Art and activism converge in ‘Social Fabric’ at UT Visual Arts Center

Ten contemporary artists from Brazil illuminate local and global conversations about social and political issues


One of the first works you see walking into “Social Fabric: Art and Activism in Contemporary Brazil” at the University of Texas Visual Arts Center is Castiel Vitorino Brasileiro’s enormous installation “Jupiter is Here. Celestial is Everything.”

It fills the center’s two-story Vaulted Gallery. Built entirely with materials sourced from Texas, “Jupiter is Here. Celestial is Everything” epitomizes the intention of “Social Fabric”: to bring contemporary Brazilian art to a U.S. audience, create a discourse across northern and southern hemispheres, and highlight similarities and differences in each nation’s art activism, social justice efforts, race relations, and political environments.

Vitorino Brasileiro created her site-specific installation during her residency at the Visual Arts Center earlier this year. During her stay, she spent time at UT Austin’s Non-vertebrate Paleontology Lab, learning about the sea that occupied the territory that is now Texas over 265 million years ago. From the paleontology collection she sourced a prehistoric fossil to stand as the central piece in her installation, an “ancestral marine animal” she calls it in her introductory text. Surrounding the fossil are water-filled glasses gathered from Austin thrift shops. Rounded walls encase the chapel-like space, made of rammed earth bricks provided by University of Texas Landscape Services and built in a manner that has existed for centuries.

Vitorino Brasileiro burnished stalagmite forms of wood that like columns, line the walkway that leads to her cylindrical, majestic terreiro. On one of the ragged-edged wood columns she writes “Angola”, a place with which she associates the future. While in Texas this word took on new meanings, as the artist learned that Angola was also the name for a slave plantation in Louisiana and later a state prison.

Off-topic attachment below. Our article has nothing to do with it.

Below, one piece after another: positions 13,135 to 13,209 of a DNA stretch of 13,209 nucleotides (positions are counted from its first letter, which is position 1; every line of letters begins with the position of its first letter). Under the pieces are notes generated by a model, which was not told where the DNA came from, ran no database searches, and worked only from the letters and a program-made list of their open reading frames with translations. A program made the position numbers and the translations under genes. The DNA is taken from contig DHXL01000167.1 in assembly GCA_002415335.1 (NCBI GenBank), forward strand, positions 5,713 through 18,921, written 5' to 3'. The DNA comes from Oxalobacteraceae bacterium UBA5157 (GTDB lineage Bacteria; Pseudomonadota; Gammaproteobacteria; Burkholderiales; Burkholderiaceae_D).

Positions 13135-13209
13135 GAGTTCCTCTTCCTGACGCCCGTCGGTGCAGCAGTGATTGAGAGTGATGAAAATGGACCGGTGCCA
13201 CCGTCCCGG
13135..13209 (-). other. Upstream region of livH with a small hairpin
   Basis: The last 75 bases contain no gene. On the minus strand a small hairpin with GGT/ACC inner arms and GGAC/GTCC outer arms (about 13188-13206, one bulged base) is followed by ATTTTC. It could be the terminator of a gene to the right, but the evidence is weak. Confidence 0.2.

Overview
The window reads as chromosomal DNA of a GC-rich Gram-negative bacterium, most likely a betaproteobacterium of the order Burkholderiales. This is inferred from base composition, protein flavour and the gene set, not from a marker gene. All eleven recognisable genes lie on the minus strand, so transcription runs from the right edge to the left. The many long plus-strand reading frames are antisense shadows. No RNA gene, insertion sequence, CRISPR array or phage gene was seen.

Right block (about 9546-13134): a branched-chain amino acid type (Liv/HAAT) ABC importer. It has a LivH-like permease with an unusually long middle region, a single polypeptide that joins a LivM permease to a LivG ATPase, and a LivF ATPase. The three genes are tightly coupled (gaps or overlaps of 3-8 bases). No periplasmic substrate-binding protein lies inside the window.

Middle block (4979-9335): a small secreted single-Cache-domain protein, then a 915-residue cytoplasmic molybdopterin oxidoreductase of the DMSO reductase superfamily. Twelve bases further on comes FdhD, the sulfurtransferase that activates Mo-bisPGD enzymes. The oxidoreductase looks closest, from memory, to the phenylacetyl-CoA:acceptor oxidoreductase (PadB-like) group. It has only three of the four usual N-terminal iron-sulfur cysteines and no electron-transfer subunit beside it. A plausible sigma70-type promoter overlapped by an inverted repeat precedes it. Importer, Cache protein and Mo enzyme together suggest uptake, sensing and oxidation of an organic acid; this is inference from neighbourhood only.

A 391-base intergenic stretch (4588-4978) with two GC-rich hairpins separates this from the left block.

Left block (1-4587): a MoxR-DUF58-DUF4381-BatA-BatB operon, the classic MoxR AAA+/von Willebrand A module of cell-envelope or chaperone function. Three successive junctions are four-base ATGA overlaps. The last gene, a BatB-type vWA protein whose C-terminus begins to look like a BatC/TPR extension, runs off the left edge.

Inspired by her Austin research and a visit to the NASA Johnson Space Center in Houston, Vitorino Brasileiro considers interspecies and interstellar interactions by creating a temporary, otherworldly, yet familiar and natural area of contemplation. In so doing, she invites visitors to consider their own place within multiple time-spaces and constellations. As she states, “Jupiter is Here. Celestial is Everything” is a “perishable space of freedom.” In keeping with its transient nature, all the materials from the installation will be recycled upon the conclusion of the center’s exhibition.

As an Umbanda practitioner and with a background in psychology, Vitorino Brasileiro is fixated on the power and energy of water as a nourishing, healing substance. The water that once filled the state of Texas and the liquid being offered in the circle of glass vessels offers an experience of transmutation, or kalunga, a transient way of interacting with the world that is part of the cosmological learning undertaken in Bantu tradition.

This altar-like installation invites many readings and different ways to engage with its meditative space. As you move down the black walkway, you may not be sure what you are invited to worship when you reach the fossil at the end of the path. The site nevertheless ignites curiosity and serenity. Vitorino Brasileiro draws universal links through physical matter, mapping a geo-history of the Black body while inviting visitors to be a part of that experience.

Other artists in “Social Fabric” broach similar topics of coloniality, race, and also challenge our traditional notions of history and the archive. Brazil was the last country of the Americas to abolish slavery in 1888, and much like the U.S. it is currently grappling with issues of systemic racism, police brutality, and severe political divides. This is made increasingly evident by Brazil’s recent presidential elections and the U.S.’s upcoming midterms. The artists in “Social Fabric” allude to a global activism and emphasize resilience through community. And these artists are not working alone, nor are they working towards separate goals.

Guerreiro do Divino Amor’s video and sculpture works fill an entire gallery and present the artist’s subversive, ironic take on Brazilian history and pop culture. Included are two videos from his series “Atlas Superficcional Mundial (Superfictional World Atlas)” in which Guerreiro do Divino Amor (which translates as “Warrior of Divine Love”) presents superfictions, or hyper-saturated mockumentaries that probe tough issues of political corruption and state violence, religion, mass media, and social inequality.

Social Fabric
Guerreiro do Divino Amor’s video series “Atlas Superficcional Mundial (Superfictional World Atlas)” presents an ironic take on Brazilian history and pop culture. Courtesy the artist and UT Visual Arts Center. Photo: Sandy Carson.